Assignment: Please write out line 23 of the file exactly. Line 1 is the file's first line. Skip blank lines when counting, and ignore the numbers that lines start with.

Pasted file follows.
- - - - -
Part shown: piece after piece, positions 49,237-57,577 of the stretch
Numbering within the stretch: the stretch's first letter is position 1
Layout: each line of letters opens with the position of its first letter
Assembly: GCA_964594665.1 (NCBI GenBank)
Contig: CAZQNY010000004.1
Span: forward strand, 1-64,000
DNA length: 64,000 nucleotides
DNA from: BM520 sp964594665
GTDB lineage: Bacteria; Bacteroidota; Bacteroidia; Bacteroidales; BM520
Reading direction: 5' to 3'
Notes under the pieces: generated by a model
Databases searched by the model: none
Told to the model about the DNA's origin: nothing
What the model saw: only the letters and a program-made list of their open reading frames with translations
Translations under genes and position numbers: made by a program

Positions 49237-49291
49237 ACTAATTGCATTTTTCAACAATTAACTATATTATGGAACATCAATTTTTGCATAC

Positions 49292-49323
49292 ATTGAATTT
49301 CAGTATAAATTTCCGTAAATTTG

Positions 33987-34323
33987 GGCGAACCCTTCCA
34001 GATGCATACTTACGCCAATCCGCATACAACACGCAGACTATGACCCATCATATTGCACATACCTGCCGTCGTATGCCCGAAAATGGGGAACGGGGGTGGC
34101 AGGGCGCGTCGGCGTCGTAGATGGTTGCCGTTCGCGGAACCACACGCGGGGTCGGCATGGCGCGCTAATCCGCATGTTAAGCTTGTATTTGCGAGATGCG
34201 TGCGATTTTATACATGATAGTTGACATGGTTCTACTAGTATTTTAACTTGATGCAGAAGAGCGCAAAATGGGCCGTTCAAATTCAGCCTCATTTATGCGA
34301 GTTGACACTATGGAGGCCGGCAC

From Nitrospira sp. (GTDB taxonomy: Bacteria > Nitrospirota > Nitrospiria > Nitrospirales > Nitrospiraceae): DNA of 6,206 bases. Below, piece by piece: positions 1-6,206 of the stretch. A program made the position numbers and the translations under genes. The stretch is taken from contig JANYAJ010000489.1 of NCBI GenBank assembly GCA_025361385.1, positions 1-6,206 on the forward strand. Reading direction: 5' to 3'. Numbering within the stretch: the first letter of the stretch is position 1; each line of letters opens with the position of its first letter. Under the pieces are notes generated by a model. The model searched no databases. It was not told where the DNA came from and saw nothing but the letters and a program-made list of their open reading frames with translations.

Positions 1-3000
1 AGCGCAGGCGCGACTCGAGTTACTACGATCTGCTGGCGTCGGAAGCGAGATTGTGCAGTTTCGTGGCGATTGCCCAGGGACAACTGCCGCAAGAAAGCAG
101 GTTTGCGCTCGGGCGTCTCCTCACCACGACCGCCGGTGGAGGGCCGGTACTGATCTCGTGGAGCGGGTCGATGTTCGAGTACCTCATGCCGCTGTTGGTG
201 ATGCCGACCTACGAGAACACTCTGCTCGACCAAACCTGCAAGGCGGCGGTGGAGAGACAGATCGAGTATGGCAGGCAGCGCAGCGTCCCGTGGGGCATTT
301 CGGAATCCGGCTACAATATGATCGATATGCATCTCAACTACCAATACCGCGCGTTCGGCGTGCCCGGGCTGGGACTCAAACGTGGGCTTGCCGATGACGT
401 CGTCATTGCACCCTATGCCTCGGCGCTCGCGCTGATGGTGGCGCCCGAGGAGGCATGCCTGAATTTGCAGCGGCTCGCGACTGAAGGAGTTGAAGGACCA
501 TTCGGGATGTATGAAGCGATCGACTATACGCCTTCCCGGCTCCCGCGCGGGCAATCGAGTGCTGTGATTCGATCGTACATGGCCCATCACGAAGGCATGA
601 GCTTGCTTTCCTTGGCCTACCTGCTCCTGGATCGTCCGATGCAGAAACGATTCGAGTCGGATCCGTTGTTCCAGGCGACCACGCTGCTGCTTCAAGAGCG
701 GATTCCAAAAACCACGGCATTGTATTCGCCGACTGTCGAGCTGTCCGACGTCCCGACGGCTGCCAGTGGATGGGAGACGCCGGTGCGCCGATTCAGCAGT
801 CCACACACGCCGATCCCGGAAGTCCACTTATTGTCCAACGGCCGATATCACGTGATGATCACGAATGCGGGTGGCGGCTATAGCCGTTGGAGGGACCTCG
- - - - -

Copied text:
34001 GATGCATACTTACGCCAATCCGCATACAACACGCAGACTATGACCCATCATATTGCACATACCTGCCGTCGTATGCCCGAAAATGGGGAACGGGGGTGGC